The importance of B2B selling
Mark Pawsey argued about the necessity of B2B selling. Worth approximately £1.7 trillion (44% of the UK’s gross value added), it’s vital to the UK economy, and supports 10 million jobs. With 80% of businesses generating part, or all, of their turnover from selling to other businesses, it clearly plays a crucial role in the economy’s growth.What’s more, the UK depends on B2B selling overseas to maximise on new market development opportunities. B2B sales can help the country to recoup from the recession and improve overseas trade. But to achieve this, it needs skilled salespeople.
The talent required
B2B selling isn’t like retail selling (a swift transaction) – it’s generally lengthy, complicated, and involves numerous people. Sometimes sales deals can have multiple stakeholders, and the amount sold can be very high.Interestingly, sales was recently re-categorised as a profession by the office for national statistics, because some B2B roles require a degree and at least five years’ experience before an individual is deemed competent. Plus, as Pawsey pointed out, the job has become more demanding over the last decade. It takes in-depth product knowledge, extensive market and customer insight, empathy, communication and negotiation skills, teamwork, strategy, and critical thinking.
The skills issue
Like many sectors, there’s a growing number of vacancies, but there’s also a skills shortage that’s making it difficult to fill them, especially in SMEs. Work is needed to attract people into sales roles and overturn the undeserved negative reputation. Pawsey recommends that the government promote awareness and respect for B2B sales, digital skills are also key. The pandemic triggered businesses to leverage digital tools, but many SMEs have halted their use of technology. It’s clear that there’s a great deal of upskilling and training required. If this is accomplished, it could add £150–£190 billion a year to the economy by 2030, as predicted by the CBI.
As for what can be done to fill this skills gap and maximise on the power of B2B selling, Pawsey put forward a number of ideas:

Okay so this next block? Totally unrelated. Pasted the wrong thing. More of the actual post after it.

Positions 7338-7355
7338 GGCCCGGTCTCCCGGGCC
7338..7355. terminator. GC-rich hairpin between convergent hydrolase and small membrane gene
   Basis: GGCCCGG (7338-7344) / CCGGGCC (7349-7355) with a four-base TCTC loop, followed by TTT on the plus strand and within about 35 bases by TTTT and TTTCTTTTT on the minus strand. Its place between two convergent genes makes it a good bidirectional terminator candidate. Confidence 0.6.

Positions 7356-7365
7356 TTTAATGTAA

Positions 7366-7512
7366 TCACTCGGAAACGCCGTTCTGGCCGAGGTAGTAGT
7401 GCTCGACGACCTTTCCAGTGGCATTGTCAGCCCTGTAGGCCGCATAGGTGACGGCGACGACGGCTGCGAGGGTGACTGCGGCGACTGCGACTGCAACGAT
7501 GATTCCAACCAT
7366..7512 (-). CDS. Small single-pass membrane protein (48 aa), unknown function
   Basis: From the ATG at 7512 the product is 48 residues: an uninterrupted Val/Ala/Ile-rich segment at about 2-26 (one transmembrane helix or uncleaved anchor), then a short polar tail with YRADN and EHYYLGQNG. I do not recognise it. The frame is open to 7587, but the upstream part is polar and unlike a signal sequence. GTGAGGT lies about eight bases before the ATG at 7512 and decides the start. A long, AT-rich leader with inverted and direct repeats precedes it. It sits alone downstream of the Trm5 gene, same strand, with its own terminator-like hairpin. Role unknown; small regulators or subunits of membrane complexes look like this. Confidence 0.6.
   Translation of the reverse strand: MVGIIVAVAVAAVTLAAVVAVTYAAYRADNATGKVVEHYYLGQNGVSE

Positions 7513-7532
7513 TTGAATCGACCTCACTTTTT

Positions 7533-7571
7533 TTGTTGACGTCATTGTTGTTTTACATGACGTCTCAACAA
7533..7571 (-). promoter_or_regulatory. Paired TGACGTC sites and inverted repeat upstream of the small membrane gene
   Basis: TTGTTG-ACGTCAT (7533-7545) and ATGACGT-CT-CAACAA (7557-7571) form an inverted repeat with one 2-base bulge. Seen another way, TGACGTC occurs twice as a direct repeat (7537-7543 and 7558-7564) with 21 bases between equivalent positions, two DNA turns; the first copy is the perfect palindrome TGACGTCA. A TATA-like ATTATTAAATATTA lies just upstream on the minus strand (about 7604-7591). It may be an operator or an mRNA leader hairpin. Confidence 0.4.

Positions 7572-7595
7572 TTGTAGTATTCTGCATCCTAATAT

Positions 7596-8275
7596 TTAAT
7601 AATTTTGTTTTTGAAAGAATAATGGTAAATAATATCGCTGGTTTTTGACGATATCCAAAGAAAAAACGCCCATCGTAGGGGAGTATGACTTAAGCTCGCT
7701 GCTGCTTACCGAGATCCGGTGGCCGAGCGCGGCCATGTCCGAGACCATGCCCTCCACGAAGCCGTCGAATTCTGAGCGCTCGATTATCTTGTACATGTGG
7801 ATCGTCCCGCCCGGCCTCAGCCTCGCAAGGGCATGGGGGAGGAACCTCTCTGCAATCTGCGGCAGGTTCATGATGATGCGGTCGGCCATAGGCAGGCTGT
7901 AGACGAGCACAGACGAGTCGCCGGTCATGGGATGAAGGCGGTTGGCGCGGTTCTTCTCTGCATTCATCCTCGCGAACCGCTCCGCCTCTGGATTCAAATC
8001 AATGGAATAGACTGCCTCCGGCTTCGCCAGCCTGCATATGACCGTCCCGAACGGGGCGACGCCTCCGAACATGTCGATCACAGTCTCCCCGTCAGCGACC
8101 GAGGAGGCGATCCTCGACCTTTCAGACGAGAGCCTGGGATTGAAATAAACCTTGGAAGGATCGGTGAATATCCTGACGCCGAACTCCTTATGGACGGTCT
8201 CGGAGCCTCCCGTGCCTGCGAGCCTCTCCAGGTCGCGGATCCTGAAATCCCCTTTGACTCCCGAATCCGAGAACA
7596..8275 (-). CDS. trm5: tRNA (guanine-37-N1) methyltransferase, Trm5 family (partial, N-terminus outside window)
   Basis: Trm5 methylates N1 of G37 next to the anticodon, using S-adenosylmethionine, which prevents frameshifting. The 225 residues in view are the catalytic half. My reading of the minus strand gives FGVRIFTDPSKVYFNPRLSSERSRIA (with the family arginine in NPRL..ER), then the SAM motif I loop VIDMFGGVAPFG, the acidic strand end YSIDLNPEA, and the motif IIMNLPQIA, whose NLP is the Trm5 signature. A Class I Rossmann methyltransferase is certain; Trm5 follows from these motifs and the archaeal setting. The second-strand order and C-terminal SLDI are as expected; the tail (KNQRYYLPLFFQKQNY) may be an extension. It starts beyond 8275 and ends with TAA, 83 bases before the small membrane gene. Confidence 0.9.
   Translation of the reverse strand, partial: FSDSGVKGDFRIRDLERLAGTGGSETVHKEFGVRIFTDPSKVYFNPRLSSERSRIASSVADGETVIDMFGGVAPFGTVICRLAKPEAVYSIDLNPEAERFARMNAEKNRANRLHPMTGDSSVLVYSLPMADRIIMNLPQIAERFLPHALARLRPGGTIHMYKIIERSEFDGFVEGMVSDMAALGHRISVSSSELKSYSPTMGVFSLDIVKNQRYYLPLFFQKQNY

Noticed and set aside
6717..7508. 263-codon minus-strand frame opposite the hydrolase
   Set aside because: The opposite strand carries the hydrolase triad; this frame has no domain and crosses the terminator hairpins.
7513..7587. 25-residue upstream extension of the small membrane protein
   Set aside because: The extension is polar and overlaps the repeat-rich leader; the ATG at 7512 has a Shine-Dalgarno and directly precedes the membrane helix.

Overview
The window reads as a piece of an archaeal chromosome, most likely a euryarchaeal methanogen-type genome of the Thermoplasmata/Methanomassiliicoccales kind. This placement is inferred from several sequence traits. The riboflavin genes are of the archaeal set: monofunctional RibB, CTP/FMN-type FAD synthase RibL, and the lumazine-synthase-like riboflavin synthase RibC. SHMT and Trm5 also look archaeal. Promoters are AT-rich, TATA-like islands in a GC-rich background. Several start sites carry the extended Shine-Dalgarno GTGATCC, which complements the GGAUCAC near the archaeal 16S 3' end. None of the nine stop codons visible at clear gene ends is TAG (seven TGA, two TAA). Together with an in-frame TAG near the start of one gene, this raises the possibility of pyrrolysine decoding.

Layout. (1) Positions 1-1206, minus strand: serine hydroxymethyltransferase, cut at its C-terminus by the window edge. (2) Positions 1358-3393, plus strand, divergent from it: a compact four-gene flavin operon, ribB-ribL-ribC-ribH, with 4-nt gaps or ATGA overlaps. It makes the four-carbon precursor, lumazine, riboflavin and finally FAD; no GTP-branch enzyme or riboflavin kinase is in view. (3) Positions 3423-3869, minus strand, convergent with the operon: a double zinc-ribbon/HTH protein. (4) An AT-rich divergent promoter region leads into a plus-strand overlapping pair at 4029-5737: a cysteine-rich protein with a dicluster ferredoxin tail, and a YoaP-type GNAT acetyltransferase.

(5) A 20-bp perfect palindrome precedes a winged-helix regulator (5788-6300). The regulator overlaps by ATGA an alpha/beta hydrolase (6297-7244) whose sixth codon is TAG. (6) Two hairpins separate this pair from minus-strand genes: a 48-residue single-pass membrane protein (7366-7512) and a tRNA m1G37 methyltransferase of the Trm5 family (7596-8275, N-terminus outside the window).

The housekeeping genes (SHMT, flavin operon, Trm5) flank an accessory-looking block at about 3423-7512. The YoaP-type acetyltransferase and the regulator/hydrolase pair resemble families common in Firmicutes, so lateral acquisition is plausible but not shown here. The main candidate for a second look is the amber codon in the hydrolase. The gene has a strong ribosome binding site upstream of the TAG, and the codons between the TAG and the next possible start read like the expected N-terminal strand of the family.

Referencing B2B sales in school, college and university curriculums, with more sales professionals teaching in further education colleges and growth hubs.
Work-based qualifications to help form clearer pathways into the sales profession, along with more apprenticeships.
More on-the-job learning, courses, and qualifications in professional sales, backed by the department for education, and courses eligible for funding under the lifetime skills guarantee.
Mentoring and support for organisations involved in B2B sales, and profession representatives taking part in government and industry advisory groups.
Incentives for businesses (particularly SMEs) to adopt new technology and train up their teams.
These suggestions encompass a variety of training – from school, to on the job, and beyond – aiming to get more people into sales, and to further the development of those currently working in such roles.
Training with BMS Progress
Selling is a dynamic job, and for many a lifelong career. Here at BMS Progress, we offer a variety of training programmes, including one in Sales Excellence alongside our Level 4 Sales Executive Apprenticeship Standard.
Our courses are bespoke, and aimed at the individual’s specific needs. Several of the apprentices in our Level 4 cohort are already very experienced but want to better their knowledge and capabilities. If your business would also like to reap the rewards of tailored learning, speak to us today.